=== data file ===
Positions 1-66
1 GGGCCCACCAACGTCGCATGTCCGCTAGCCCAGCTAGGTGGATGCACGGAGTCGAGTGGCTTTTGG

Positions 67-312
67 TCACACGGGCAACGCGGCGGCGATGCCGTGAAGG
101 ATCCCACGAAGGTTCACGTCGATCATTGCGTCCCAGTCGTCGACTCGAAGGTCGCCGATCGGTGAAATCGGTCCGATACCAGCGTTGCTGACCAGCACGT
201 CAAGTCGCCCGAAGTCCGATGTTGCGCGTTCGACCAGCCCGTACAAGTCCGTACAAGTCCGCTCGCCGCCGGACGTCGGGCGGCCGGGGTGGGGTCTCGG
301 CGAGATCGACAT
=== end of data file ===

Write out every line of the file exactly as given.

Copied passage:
Positions 1-66
1 GGGCCCACCAACGTCGCATGTCCGCTAGCCCAGCTAGGTGGATGCACGGAGTCGAGTGGCTTTTGG

Positions 67-312
67 TCACACGGGCAACGCGGCGGCGATGCCGTGAAGG
101 ATCCCACGAAGGTTCACGTCGATCATTGCGTCCCAGTCGTCGACTCGAAGGTCGCCGATCGGTGAAATCGGTCCGATACCAGCGTTGCTGACCAGCACGT
201 CAAGTCGCCCGAAGTCCGATGTTGCGCGTTCGACCAGCCCGTACAAGTCCGTACAAGTCCGCTCGCCGCCGGACGTCGGGCGGCCGGGGTGGGGTCTCGG
301 CGAGATCGACAT